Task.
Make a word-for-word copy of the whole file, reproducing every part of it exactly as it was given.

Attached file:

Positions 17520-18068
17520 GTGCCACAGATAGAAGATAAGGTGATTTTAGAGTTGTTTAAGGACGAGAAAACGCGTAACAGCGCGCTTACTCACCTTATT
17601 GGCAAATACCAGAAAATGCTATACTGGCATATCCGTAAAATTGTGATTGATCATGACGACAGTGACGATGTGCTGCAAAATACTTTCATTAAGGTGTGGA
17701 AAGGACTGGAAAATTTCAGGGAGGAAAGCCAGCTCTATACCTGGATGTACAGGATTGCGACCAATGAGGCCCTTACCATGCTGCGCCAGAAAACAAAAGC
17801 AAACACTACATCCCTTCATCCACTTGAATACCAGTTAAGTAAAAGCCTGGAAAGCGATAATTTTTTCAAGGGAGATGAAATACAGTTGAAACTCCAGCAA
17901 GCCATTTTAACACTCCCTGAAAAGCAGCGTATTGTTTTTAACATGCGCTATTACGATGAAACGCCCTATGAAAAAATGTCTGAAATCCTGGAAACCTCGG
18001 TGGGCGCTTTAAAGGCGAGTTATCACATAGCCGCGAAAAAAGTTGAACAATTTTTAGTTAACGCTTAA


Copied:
Positions 17520-18068
17520 GTGCCACAGATAGAAGATAAGGTGATTTTAGAGTTGTTTAAGGACGAGAAAACGCGTAACAGCGCGCTTACTCACCTTATT
17601 GGCAAATACCAGAAAATGCTATACTGGCATATCCGTAAAATTGTGATTGATCATGACGACAGTGACGATGTGCTGCAAAATACTTTCATTAAGGTGTGGA
17701 AAGGACTGGAAAATTTCAGGGAGGAAAGCCAGCTCTATACCTGGATGTACAGGATTGCGACCAATGAGGCCCTTACCATGCTGCGCCAGAAAACAAAAGC
17801 AAACACTACATCCCTTCATCCACTTGAATACCAGTTAAGTAAAAGCCTGGAAAGCGATAATTTTTTCAAGGGAGATGAAATACAGTTGAAACTCCAGCAA
17901 GCCATTTTAACACTCCCTGAAAAGCAGCGTATTGTTTTTAACATGCGCTATTACGATGAAACGCCCTATGAAAAAATGTCTGAAATCCTGGAAACCTCGG
18001 TGGGCGCTTTAAAGGCGAGTTATCACATAGCCGCGAAAAAAGTTGAACAATTTTTAGTTAACGCTTAA